Saturday, May 10, 2008

Ladies and gentlemen: My mental jukebox

I know this isn't the first blog post in this vein. But it's also not the first time I've had a song stuck in my head for days on end.

Longtime Friend of the Blog Chris, who should have a blog of his own, is to blame for this entry.

I give you: "Knights of Cydonia."



There you go. The lyrics don't make much sense, but it's catchy. I think what got it jammed into my cranium was the time signature switch, from four at the beginning to six at the end. And also the bizarrely hilarious (hilariously bizarre?) video.

Thursday, May 8, 2008

The Serpent of St. Louis

It's official: Dr. Myers, me and several boxes of books will be descending on St. Louis (County) early next week for some signery.

WHEN: 6 to 8 p.m. Monday, May 12
WHERE: Webster Groves Bookshop, 100 W. Lockwood Ave., Webster Groves, Mo.
WHAT: Discussion of death-filled submarine, plus illegible signatures
CONTACT: (314) 968-1185

Mark your calendars. Use a red pen.

Wednesday, May 7, 2008

A branch from the tree of happiness

PBS, let's face it, is the source of most of the televised enlightenment in the United States. You have great news programs. Documentaries. Children's programming that is more than saccharine pablum (an oxymoron I just invented but think is pretty cool).

If "The Office," "Flight of the Conchords" and "Battlestar Galactica" were on PBS, DirecTV and I would be going through a messy breakup.

But the crowning achievement of public television, a resource that could easily have stimulated a healthy economy and brought peace to the Middle East, is bringing one man--and his Afro--to the small screen. I speak, of course, of Bob Ross.

Yeah, I have some pretty solid childhood memories of the guy. But in case you think this is just sepia-toned recollection, witness this clip and--after you've stopped hugging the nearest puppy--tell me that painting happy trees and puffy clouds isn't the best therapy your tax dollars can buy.

Bob Ross - Deep Forest Lake


Now, if you'll excuse me, I need to go find some titanium white and a hair pick.

Thursday, May 1, 2008

Change can be dangerous

Or in this case, not having change can be dangerous. I speak, of course, of the newly installed credit card reader on a Coke machine here at work.

The nectar of the gods--now accepting Visa.


One of the biggest obstacles to buying myself a caffeinated beverage whilst on the clock is the fact that I hardly ever have cash in my wallet. I know. It's a shortcoming, I'm working to improve myself, my therapist assures me the extra weight in my back pocket won't injure me.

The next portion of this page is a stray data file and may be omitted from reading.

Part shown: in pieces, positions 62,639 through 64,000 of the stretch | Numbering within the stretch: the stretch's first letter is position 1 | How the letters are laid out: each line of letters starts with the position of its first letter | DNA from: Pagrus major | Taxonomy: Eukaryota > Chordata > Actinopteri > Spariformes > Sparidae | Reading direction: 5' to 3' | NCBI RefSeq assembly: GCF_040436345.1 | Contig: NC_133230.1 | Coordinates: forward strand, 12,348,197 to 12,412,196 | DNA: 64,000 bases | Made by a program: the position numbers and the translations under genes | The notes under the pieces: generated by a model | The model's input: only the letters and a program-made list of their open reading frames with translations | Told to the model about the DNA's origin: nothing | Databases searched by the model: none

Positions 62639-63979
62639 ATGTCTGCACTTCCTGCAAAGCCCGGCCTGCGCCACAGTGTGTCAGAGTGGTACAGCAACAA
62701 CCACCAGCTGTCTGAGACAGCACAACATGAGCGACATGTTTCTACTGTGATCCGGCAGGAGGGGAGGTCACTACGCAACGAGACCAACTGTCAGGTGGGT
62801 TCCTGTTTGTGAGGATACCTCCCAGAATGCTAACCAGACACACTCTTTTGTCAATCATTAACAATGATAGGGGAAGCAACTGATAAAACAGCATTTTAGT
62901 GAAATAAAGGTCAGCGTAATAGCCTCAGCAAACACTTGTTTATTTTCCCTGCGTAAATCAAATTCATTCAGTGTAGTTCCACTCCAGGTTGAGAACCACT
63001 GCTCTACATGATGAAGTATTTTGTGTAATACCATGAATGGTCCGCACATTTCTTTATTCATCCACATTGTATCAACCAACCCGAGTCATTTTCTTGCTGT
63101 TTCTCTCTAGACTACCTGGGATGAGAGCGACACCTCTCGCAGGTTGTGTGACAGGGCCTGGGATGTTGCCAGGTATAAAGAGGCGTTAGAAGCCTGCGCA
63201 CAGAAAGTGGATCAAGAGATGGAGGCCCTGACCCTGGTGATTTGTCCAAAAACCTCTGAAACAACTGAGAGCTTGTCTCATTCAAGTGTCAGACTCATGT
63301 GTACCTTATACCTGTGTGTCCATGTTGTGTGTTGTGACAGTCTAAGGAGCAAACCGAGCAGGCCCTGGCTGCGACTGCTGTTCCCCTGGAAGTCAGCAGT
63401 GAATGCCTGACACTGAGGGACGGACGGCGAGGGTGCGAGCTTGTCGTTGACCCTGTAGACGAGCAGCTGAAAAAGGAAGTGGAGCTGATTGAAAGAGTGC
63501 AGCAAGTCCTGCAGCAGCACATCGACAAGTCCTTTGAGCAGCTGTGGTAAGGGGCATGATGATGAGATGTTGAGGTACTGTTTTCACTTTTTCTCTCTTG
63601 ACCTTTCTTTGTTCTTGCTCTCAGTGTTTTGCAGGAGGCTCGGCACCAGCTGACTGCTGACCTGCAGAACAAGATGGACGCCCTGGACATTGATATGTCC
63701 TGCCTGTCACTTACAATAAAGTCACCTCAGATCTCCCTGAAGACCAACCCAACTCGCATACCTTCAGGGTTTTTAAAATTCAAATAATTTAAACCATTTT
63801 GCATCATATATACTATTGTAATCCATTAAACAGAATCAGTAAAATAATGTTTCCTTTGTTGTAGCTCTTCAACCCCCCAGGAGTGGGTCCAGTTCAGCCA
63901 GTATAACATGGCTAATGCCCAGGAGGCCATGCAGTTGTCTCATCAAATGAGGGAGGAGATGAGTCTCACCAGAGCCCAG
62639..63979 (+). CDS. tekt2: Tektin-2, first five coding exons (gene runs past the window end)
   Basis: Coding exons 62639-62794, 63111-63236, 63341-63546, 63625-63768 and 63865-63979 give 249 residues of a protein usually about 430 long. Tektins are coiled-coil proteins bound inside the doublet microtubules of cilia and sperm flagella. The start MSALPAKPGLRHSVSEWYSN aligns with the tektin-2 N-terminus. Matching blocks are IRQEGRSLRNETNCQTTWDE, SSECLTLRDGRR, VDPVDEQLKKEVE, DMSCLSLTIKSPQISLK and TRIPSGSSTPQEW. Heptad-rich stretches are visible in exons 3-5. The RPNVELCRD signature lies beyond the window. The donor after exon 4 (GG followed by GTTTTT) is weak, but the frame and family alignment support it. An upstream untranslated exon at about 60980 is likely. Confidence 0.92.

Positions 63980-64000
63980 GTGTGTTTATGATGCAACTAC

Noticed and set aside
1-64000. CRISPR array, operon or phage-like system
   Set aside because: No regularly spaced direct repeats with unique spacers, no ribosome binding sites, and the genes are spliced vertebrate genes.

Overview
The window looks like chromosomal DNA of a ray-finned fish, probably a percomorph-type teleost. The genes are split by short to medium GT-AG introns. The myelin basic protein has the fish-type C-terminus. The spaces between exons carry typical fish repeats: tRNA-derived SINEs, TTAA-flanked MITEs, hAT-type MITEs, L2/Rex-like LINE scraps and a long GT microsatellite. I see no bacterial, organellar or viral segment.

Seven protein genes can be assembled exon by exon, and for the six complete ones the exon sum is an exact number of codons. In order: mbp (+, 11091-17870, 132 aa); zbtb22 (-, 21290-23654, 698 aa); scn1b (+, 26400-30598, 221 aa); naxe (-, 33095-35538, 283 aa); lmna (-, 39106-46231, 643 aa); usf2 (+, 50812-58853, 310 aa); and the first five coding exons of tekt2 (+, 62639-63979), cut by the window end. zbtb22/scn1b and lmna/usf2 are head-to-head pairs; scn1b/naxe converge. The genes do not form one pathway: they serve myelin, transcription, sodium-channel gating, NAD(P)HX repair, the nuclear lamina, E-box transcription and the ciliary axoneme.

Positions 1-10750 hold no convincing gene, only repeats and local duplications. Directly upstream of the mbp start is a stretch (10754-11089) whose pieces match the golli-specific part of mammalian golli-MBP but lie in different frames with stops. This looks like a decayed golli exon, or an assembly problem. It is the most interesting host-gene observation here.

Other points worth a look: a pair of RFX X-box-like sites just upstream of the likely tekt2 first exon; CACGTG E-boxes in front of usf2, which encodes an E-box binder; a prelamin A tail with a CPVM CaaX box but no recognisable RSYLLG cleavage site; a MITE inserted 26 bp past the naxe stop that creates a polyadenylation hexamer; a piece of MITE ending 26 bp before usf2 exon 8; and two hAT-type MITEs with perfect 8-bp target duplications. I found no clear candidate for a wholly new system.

Now, though... now I can just use my debit card, and bam: a soda. If the machine sold Dr Pepper, I'd be in real trouble.

My view on perspective

Hey, look, everyone--a post about writing! OK, OK... settle down. I'm about to say something important.

It is my opinion that it's impossible to immediately gauge the worth of one's own writing. Which is just a guy-with-a-philosophy-degree's way of saying that you can't see something when you're standing too close to it.

The author stands over a defeated plot hole.


Just like a boxing match looks a lot different to the boxers than it does to the spectators, a story puts the writer square in the middle and forces him or her to lose objectivity. If you're not getting swept along in a story you're writing, you're doing something wrong... because your readers won't get swept along either--a big problem unless you're writing a technical manual. (although, let's face it, technical manuals could use more explosions, chases and intrigue, couldn't they?)

That's why a crucial part of the writing process for me is giving a semi-finished manuscript to people, or several people, to read. They can tell me what works and what doesn't, what is exciting and what isn't, who is believeable and who is cartoonish.

I don't act on every suggestion. But I listen to everything--yes, even the sarcasm--and the manuscript gets better. And more sarcastic. Everyone wins!